TRIPOLI/TUNIS (Reuters) - A Tunisian diplomat kidnapped in Libya pleaded with his government to negotiate with his Islamist captors, according to a video released by an Islamist group on Sunday evening.
Libyan Islamists have seized two Tunisian diplomats in the past month to demand the release of fellow militants jailed in Tunisia for attacking security forces there in 2011, according to the Tunisian government.
Entitled “message of the kidnapped Tunisian diplomat Mohammed Bel Sheikh to the Tunisian government and his family” the video, published on social media, showed the diplomat crying.
“Mr President, negotiate seriously with them. I want to return to my country Tunisia,” the diplomat, who was sporting a beard, said. “They can kill me anytime.”
“Mr President, I have three young children,” he said. “Are you a father, Mr President?”
Bel Sheikh was kidnapped a month ago, while another Tunisian diplomat was snatched in the Libyan capital last week, the latest in a series of kidnappings of diplomats in the North African country.
At the end of the video, an Islamist group called Shabab al-Tawhid (Youth of Monotheism) added a message to the Tunisian government: “As you imprison ours we will imprison yours. As you kills ours we will kill yours.”
Neither Libyan nor Tunisian officials were immediately available for comment but the diplomat’s family confirmed it was Bel Sheikh who appeared in the five-minute video.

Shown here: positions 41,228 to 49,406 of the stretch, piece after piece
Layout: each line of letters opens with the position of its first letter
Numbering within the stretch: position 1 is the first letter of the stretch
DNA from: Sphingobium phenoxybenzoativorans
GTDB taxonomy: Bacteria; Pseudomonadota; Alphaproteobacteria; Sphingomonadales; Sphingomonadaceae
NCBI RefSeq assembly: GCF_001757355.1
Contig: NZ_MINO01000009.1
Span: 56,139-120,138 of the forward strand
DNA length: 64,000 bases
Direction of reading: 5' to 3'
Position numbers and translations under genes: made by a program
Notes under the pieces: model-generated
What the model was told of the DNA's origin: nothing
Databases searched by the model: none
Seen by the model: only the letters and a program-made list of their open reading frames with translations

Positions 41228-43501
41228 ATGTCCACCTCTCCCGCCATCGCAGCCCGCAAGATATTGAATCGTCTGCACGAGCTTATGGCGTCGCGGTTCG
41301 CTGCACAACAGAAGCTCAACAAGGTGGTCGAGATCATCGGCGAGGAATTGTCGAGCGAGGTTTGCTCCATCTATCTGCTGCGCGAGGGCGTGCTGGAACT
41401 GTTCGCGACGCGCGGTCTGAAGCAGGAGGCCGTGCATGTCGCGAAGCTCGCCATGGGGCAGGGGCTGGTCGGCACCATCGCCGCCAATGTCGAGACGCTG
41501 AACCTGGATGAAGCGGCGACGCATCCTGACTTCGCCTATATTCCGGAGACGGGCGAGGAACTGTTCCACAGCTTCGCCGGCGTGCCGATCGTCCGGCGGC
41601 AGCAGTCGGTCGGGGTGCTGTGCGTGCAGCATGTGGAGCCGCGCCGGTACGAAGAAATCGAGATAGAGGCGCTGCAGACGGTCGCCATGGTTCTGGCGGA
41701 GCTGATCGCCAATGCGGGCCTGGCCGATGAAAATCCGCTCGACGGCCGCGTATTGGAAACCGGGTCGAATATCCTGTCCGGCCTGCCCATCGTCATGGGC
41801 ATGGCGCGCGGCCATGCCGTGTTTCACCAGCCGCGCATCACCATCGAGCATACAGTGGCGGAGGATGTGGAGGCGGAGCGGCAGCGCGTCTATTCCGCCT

“The person who appeared in the video is my brother, that is sure ... we’re suffering,” his sister Samira bel Sheikh told Reuters.
“Where are the Tunisian authorities a month after his kidnapping. We haven’t seen any action or negotiations,” she said, adding that her brother had missed the birth of his youngest daughter. “Where is the president and the prime minister ?”
Libyan authorities are struggling to contain former rebels and Islamist militants who fought to depose ex-leader Muammar Gaddafi in 2011 and who have formed increasingly powerful and violent militias.
Last Tuesday, gunmen kidnapped Jordan’s ambassador to Libya, demanding an Islamist militant be released from a Jordanian jail in exchange for the diplomat’s freedom.
Foreign powers worry that Libya’s porous borders and the absence of a functioning government are making the country a safe haven and transit point for militant Islamists heading for Syria, Egypt or sub-Saharan African countries.
Last week the interim prime minister resigned after just a month into the job, saying gunmen had tried to attack his family.
Tribal groups, militias and even local citizens are also resorting to road blockades as a negotiating tactic. Some rebel groups have also shut down the OPEC member’s oil facilities, raising supply concerns on global oil markets.
Reporting by Feras Bosalum and Tarek Amara; Writing by Ulf Laessing; Editing by Susan Fenton